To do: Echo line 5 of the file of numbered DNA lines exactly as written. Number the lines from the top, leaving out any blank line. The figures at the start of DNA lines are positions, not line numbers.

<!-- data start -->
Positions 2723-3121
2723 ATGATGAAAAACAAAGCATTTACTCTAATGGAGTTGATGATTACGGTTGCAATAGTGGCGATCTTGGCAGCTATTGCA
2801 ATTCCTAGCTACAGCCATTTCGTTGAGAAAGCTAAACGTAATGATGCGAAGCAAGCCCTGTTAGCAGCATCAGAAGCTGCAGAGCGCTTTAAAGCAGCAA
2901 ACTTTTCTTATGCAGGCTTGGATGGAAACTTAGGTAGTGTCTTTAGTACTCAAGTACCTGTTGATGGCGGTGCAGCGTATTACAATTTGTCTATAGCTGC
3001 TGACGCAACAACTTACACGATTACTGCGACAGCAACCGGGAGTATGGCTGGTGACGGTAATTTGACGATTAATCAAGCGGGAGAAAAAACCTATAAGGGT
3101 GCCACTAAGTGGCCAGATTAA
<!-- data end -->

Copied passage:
3001 TGACGCAACAACTTACACGATTACTGCGACAGCAACCGGGAGTATGGCTGGTGACGGTAATTTGACGATTAATCAAGCGGGAGAAAAAACCTATAAGGGT